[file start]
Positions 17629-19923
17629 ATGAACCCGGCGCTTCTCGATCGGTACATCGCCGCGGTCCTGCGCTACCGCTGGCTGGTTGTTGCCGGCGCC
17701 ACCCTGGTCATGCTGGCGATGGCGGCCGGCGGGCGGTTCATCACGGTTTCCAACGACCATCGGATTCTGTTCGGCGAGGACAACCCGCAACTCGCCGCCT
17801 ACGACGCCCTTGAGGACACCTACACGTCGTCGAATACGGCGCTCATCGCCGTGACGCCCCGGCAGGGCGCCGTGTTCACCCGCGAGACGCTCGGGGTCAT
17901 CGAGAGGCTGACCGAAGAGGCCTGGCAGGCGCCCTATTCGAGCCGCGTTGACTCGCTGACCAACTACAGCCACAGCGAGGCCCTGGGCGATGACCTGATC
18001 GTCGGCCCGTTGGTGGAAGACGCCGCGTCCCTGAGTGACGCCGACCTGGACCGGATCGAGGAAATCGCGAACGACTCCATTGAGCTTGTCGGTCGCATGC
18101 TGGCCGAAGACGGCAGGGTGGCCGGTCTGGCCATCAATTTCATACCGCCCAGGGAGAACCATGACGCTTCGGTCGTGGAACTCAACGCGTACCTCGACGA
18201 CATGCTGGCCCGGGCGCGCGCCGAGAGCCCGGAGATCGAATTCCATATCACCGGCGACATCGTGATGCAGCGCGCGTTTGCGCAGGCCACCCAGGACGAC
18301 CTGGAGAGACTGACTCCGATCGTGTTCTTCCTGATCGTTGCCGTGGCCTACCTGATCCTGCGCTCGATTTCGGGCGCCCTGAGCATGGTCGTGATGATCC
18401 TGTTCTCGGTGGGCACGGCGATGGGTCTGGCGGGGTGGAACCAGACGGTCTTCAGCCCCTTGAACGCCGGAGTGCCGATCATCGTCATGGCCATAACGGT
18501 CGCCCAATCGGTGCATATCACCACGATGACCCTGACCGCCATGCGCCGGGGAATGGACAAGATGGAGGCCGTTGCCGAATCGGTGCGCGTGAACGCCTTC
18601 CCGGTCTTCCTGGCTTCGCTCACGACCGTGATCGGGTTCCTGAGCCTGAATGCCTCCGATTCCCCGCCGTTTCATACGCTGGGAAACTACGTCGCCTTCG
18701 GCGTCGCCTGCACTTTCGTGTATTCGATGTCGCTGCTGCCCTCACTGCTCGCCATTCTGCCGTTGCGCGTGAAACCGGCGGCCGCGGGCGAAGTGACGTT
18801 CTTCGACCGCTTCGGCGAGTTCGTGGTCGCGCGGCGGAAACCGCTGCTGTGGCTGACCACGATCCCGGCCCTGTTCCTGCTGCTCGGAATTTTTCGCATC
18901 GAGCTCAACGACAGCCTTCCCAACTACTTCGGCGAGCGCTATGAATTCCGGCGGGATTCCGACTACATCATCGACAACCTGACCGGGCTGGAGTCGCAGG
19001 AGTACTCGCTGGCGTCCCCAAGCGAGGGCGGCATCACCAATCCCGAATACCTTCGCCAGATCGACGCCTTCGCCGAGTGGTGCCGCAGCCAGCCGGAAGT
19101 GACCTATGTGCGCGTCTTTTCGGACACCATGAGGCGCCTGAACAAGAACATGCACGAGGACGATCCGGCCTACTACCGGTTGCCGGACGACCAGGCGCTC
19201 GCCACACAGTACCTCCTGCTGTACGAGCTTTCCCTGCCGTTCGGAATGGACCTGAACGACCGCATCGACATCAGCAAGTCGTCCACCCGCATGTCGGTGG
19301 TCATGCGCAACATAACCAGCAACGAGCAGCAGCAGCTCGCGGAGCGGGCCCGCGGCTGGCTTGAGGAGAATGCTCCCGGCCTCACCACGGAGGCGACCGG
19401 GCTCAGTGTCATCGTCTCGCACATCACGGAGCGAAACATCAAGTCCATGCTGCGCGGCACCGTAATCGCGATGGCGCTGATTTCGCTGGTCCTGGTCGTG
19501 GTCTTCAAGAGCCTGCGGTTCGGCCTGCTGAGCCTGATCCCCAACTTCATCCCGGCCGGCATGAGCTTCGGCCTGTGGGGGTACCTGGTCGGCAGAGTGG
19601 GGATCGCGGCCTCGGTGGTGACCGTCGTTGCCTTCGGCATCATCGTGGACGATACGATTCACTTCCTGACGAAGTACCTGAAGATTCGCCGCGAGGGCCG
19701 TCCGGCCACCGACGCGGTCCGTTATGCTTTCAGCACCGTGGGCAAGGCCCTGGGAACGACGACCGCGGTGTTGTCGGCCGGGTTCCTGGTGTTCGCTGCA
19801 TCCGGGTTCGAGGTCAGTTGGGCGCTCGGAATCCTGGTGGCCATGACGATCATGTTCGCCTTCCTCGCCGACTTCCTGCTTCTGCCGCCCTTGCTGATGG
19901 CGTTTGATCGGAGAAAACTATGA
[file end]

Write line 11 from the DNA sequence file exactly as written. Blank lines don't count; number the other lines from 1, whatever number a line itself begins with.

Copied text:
18501 CGCCCAATCGGTGCATATCACCACGATGACCCTGACCGCCATGCGCCGGGGAATGGACAAGATGGAGGCCGTTGCCGAATCGGTGCGCGTGAACGCCTTC